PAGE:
Image Quality and Verdict

To see if I could see any differences in IQ during gameplay I fired up the NVIDIA and ATI systems side by side. For NVIDIA I enabled 16x SLI FSAA with 16x AF and at both Quality and High Quality levels – the latter of which disables all the optimisations. For ATI I used 14x AA and 16x AF, with Adaptive AA enabled.

I couldn’t in all honest spot any differences in the filtering, though a more in depth test might have. There was a clear difference with FSAA and ATI did seem to have the edge but to be honest it was very difficult to call. In Call of Duty 2 at 1,600 x 1,200 having everything shoved up to maximum killed performance but the older Counter-Strike was far more accommodating. Overall ATI edges it but I’d be happy with either and as image quality in games is so close I wouldn’t suggest using it to make a purchase.

In my opinion, when cards are this closely matched, the things that make a difference is how easy the cards are to live with. In this regards NVIDIA has two things going for it. Firstly, its driver control panel is a lot more user friendly. ATI’s Catalyst control centre is improving, but it’s still far too slow to launch and too clunky and busy in its layout. NVIDIA’s is better.

Secondly there’s the noise pollution issue. In my opinion graphics cards are should behave as the Victorians said children should be – that is seen and not heard. And while NVIDIA’s cards are mature and well-mannered – ATI’s are boisterous and unruly and if they were in my system I’d be pushing for expulsion.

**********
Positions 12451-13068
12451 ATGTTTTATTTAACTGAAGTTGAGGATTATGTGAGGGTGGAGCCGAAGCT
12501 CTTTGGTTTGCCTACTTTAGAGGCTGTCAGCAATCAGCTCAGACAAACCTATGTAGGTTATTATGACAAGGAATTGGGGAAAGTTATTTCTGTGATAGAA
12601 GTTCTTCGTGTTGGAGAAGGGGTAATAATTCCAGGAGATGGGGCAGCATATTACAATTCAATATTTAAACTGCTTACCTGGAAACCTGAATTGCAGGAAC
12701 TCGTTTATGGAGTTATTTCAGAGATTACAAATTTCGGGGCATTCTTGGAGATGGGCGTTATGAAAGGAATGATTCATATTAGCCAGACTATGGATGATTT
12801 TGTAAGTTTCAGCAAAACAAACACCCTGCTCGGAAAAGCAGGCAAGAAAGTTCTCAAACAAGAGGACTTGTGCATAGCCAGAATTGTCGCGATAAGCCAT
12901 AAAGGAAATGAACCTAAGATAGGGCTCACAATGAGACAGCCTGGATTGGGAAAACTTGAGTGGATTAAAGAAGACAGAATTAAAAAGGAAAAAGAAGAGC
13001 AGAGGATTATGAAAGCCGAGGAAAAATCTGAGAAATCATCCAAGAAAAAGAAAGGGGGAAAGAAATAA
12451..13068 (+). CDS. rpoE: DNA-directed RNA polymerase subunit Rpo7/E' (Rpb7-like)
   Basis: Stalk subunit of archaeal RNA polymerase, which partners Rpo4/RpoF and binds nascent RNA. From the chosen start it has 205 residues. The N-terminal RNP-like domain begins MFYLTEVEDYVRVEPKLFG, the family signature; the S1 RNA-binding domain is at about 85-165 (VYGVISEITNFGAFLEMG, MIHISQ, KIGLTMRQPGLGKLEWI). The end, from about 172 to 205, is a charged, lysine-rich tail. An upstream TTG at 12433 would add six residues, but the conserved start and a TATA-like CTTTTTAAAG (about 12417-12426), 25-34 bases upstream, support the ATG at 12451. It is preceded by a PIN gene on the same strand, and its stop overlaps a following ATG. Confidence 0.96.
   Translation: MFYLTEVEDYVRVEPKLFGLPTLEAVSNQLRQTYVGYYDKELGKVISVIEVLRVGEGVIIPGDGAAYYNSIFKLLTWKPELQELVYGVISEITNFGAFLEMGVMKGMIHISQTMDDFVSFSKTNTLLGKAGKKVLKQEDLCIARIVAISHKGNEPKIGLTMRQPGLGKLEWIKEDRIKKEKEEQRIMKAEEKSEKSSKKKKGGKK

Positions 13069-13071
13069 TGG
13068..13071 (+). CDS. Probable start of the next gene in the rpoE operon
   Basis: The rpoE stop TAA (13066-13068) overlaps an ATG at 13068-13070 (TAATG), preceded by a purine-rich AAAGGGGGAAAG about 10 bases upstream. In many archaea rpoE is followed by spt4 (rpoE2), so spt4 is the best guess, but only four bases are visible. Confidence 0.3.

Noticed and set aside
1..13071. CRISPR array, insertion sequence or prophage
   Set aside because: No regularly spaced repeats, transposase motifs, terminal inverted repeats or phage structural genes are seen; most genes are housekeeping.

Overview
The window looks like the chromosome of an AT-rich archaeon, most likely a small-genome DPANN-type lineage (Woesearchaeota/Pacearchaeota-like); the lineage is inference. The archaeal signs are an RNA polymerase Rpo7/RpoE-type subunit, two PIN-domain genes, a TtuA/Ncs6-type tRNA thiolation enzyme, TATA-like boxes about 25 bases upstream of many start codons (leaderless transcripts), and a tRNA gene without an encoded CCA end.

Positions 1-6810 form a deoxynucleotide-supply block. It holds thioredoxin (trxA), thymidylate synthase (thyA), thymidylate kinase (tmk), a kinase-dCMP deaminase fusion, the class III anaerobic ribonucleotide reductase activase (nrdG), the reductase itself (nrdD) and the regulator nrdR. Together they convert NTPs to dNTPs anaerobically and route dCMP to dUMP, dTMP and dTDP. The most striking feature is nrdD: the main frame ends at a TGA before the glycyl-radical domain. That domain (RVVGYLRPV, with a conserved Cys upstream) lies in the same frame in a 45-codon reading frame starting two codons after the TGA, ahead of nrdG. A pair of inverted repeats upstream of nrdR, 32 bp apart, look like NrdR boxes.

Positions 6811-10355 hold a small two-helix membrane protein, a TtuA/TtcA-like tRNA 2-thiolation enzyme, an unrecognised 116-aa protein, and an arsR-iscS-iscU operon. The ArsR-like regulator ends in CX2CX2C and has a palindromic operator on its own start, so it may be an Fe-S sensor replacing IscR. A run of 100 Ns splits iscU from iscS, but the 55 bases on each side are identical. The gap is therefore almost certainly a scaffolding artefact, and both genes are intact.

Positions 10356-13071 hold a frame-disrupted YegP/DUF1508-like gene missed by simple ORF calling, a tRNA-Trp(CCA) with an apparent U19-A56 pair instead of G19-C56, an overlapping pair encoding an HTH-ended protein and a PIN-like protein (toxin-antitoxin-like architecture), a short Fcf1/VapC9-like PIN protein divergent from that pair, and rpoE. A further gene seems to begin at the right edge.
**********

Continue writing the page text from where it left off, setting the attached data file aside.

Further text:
Let’s hope ATI’s board partners sort this noise out as it detracts from ATI’s otherwise accomplished and very powerful cards.

The final factor though is price. In response to NVIDIA’s launch ATI has lowered its prices and you could pick up a reference clocked Connect 3D X1900 XTX for £346, while the cheapest 7900 GTX we found was £381 from XFX.This makes ATI currently faster, more fully featured and cheaper.

Overall though, NVIDIA has done what it set out to do and produced a successor to 7800 GTX that's faster, more efficent and reasonably affordable.

ATI therefore retains its king-of the-hill status but if you’re upgrading you’re motherboard and are thinking of going dual GPU then really both ATI and NVIDIA are worthy of consideration. ATI has a performance and feature edge, though NVIDIA can claim wider support and more mature drivers, which are easier to live with. If you’ve got an SLI motherboard and don’t feel like buying a new one the there’s no reason not to say with NVIDIA. However, the performance of the 7900 GTX is such that I’d say that it’s only really worth upgrading from a 7800 GT and only then for the enthusiast with cash to flash. With 7800 GTX and above, the increase isn’t worth it.

Stay tuned for follow ups on 7900 GT and 7600 GT and retail board reviews.

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